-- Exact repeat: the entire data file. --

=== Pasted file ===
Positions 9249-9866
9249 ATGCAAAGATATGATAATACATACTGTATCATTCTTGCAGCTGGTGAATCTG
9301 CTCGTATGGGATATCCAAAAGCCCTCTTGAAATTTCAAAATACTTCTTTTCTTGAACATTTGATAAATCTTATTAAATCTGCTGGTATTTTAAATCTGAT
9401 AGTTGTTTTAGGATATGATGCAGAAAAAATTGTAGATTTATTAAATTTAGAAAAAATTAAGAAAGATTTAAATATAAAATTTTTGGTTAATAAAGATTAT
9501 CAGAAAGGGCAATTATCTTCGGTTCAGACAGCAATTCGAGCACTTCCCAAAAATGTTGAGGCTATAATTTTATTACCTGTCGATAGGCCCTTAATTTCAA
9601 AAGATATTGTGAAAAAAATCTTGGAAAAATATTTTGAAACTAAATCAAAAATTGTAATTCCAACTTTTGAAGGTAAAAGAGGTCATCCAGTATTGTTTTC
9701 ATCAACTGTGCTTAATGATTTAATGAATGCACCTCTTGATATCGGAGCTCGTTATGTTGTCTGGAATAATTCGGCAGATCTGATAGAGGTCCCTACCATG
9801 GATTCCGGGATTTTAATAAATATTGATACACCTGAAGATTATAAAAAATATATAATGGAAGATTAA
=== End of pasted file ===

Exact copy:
Positions 9249-9866
9249 ATGCAAAGATATGATAATACATACTGTATCATTCTTGCAGCTGGTGAATCTG
9301 CTCGTATGGGATATCCAAAAGCCCTCTTGAAATTTCAAAATACTTCTTTTCTTGAACATTTGATAAATCTTATTAAATCTGCTGGTATTTTAAATCTGAT
9401 AGTTGTTTTAGGATATGATGCAGAAAAAATTGTAGATTTATTAAATTTAGAAAAAATTAAGAAAGATTTAAATATAAAATTTTTGGTTAATAAAGATTAT
9501 CAGAAAGGGCAATTATCTTCGGTTCAGACAGCAATTCGAGCACTTCCCAAAAATGTTGAGGCTATAATTTTATTACCTGTCGATAGGCCCTTAATTTCAA
9601 AAGATATTGTGAAAAAAATCTTGGAAAAATATTTTGAAACTAAATCAAAAATTGTAATTCCAACTTTTGAAGGTAAAAGAGGTCATCCAGTATTGTTTTC
9701 ATCAACTGTGCTTAATGATTTAATGAATGCACCTCTTGATATCGGAGCTCGTTATGTTGTCTGGAATAATTCGGCAGATCTGATAGAGGTCCCTACCATG
9801 GATTCCGGGATTTTAATAAATATTGATACACCTGAAGATTATAAAAAATATATAATGGAAGATTAA